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Criminal Justice

Problems; Errors; Quirks; Latin!

Charles Seale Hayne Library - supporting your learning

Hopefully your list will be perfect and problem free! However, when you try to 'find' the source, be it book or journal article, there are some common errors or problems to look out for:-

  • The wrong volume number / issue number / date might be given for a journal article. If the journal is available online, try checking against the issues listing or an issue's table of contents. If the option is available you may be able to search within a journal title using the author or some title words. If you still cannot find it, why not Google the article title to see if there are alternate details. As a last resort you may have to go back to the reference list provider for help.
  • Different publication dates. For books, sometimes the reference refers to a reprint rather than an original printing, e.g.: 2010 c2006. Reprints are straight-forward reproductions. Sometimes references do not indicate the edition referred to and you will have to try and deduce the correct version from the date. For articles, you are sometimes given the online publication date and not the actual publication date. For content recently digitised from print then you need the print publication date. If the article is 'published' online first before appearing in the print version, you may need to find the print publication date before you can trace the article.
  • Authors' names can be spelt incorrectly. Try variations, e.g. Smith, Smithe, Smyth, Smythe, etc.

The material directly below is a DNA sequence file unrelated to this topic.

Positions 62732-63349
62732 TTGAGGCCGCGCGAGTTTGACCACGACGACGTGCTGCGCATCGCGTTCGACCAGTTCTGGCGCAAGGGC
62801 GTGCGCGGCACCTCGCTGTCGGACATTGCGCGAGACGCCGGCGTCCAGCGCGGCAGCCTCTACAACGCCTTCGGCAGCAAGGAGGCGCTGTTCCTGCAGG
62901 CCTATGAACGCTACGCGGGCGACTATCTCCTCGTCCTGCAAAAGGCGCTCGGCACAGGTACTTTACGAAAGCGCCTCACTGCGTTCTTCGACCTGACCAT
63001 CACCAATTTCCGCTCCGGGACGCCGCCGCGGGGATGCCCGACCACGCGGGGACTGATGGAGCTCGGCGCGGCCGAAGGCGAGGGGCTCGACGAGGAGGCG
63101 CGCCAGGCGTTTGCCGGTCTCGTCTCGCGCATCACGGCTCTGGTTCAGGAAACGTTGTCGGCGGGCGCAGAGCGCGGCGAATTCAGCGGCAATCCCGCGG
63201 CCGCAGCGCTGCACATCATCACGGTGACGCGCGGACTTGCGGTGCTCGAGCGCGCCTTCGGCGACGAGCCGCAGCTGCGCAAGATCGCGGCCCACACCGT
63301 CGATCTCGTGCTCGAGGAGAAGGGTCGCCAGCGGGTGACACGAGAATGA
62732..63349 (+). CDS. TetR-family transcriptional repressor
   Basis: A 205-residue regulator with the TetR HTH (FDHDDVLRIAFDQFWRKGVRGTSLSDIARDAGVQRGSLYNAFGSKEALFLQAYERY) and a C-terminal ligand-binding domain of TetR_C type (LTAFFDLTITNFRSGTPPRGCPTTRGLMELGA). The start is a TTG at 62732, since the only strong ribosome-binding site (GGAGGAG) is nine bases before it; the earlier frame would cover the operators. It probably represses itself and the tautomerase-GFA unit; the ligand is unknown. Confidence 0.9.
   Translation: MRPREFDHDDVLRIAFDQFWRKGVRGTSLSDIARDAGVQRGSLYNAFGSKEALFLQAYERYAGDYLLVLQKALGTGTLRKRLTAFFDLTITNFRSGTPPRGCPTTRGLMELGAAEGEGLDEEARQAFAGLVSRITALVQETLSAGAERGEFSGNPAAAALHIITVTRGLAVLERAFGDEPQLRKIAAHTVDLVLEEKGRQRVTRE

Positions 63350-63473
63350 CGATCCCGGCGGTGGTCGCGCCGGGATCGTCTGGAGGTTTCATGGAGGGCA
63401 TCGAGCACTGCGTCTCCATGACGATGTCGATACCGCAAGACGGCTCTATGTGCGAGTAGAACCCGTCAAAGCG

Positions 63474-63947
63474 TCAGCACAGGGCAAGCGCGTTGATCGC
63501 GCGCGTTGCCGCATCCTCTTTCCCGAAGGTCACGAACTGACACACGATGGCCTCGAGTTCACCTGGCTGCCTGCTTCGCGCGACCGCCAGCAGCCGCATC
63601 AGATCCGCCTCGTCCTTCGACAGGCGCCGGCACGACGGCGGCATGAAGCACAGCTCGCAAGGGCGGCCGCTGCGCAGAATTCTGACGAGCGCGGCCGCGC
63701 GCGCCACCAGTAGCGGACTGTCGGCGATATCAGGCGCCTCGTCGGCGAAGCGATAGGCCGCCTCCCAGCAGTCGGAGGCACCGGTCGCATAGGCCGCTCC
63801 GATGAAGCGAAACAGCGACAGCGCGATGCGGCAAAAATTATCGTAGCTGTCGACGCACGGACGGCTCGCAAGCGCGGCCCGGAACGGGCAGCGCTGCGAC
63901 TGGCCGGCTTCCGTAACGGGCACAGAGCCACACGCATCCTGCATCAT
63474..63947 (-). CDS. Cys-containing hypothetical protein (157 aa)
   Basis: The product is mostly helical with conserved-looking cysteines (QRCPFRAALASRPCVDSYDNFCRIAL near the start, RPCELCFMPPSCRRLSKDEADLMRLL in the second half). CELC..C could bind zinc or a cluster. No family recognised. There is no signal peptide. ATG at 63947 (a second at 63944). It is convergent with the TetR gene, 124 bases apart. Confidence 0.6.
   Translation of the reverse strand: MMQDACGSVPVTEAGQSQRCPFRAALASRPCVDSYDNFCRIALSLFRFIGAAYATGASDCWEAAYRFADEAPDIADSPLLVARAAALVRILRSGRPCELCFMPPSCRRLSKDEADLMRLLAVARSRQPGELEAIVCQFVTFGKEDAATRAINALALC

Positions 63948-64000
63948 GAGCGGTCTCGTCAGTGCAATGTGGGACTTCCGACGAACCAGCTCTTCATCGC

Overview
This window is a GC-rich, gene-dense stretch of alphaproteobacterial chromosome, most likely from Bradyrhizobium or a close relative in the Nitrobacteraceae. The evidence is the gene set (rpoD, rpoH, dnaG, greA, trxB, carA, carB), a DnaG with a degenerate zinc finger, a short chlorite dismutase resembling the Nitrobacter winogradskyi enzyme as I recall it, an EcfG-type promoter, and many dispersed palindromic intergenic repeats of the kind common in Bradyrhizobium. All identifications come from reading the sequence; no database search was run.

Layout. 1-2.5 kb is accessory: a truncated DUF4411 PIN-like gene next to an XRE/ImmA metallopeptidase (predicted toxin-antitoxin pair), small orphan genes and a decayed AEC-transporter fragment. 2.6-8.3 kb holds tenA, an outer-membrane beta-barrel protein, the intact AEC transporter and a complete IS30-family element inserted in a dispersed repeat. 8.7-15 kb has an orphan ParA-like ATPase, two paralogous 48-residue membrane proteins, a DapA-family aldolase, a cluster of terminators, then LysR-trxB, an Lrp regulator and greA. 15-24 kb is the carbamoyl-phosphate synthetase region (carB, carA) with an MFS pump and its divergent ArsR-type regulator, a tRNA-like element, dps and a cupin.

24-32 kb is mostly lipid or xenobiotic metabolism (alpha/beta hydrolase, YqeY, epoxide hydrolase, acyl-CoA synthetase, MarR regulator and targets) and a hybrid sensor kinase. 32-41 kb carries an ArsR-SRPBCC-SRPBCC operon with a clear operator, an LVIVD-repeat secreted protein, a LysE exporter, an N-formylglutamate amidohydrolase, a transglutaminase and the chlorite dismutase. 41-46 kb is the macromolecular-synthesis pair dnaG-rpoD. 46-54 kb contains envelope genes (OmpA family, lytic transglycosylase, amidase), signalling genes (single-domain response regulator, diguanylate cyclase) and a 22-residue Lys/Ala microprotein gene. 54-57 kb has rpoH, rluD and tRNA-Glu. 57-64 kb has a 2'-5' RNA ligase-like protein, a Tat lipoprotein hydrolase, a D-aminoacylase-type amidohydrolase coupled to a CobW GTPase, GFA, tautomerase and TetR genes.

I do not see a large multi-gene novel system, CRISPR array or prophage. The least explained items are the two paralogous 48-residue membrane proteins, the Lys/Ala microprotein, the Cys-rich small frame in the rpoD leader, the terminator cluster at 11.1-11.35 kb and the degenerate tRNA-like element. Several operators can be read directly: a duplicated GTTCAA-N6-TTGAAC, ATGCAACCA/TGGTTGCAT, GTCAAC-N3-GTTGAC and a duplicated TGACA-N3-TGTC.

• Journal title abbreviations are sometimes given. You will need to find the full title in order to search for the journal in Primo or the eJournals A-Z.
  • Look out for spelling variations. References in UK lists often give the English spelling even though the original article or journal title uses American spelling. Common ones are ae/e (eg: paediatric/pediatric) s/z (eg, globalisation/globalization) and ou/o (eg: behaviour/behavior).
  • The list or lecture notes give only the author and date (e.g., Smith, J. 2003). Check the whole reading list or notes carefully, as a fuller reference may have been given elsewhere. If not you will need to ask the person responsible for giving the reference!
  • The book or journal isn’t in the library. Use Google or Google Scholar to check the information. Check Primo again and if you are sure it is not held you may be able to obtain it using the Inter-Library Loans service (see How to place an InterLibrary Loan in this guide).

Latin Abbreviations

Finally, here are some common Latin abbreviations you often see in reading lists:

  • Ibid. This is an abbreviation of the Latin word ibidem, meaning "in the same place". If you see this in a reading list, it means "the same as the preceding reference" and is often followed simply by pages.
  • Idem. This means "the same" in Latin. It is used in a reference list in place of an author's name to indicate that the author is the same as in the preceding reference.
  • Op. cit. This is an abbreviation of the Latin phrase opere citato, and means "in the work already cited". Check your reading list for the previous, fully cited, reference to the same work. 

Please note: you never use these in your submissions, unless allowed by the module handbook or school referencing guide!